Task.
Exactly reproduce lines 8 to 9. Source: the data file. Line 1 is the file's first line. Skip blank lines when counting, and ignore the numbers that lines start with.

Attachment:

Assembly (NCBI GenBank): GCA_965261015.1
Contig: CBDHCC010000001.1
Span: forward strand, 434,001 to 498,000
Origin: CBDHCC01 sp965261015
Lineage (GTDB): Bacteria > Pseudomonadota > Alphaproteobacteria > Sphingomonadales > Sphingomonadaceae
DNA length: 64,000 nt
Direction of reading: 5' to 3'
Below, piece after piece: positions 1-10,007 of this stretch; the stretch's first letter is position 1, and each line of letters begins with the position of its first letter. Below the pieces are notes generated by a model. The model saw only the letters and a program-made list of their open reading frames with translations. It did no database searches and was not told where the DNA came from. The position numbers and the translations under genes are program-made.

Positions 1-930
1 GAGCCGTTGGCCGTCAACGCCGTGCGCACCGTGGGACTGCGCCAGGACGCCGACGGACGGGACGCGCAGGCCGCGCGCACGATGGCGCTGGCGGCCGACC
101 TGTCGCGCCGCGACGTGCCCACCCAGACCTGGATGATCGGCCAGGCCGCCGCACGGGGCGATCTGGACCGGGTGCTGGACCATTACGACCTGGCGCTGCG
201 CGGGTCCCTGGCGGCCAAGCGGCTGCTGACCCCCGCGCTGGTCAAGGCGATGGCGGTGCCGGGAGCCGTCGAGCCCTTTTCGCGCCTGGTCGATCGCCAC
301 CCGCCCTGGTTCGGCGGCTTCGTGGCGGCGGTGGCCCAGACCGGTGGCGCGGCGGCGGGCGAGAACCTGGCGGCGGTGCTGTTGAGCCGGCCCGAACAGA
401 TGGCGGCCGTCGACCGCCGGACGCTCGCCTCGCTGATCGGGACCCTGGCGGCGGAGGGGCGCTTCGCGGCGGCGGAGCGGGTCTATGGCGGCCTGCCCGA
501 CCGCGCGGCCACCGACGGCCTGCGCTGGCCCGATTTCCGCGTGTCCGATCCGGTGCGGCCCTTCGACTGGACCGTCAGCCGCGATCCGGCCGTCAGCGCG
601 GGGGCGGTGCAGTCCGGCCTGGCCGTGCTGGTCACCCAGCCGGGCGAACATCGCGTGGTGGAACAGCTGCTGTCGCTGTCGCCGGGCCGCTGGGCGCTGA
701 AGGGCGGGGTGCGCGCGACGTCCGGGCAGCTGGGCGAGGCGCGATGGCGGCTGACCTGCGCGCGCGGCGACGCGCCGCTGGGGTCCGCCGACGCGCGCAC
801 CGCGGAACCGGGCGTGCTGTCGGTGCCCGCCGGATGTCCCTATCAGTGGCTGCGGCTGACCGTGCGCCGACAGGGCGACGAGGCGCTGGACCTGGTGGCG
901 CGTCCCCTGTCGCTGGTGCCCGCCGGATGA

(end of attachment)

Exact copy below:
Below, piece after piece: positions 1-10,007 of this stretch; the stretch's first letter is position 1, and each line of letters begins with the position of its first letter. Below the pieces are notes generated by a model. The model saw only the letters and a program-made list of their open reading frames with translations. It did no database searches and was not told where the DNA came from. The position numbers and the translations under genes are program-made.

Positions 1-930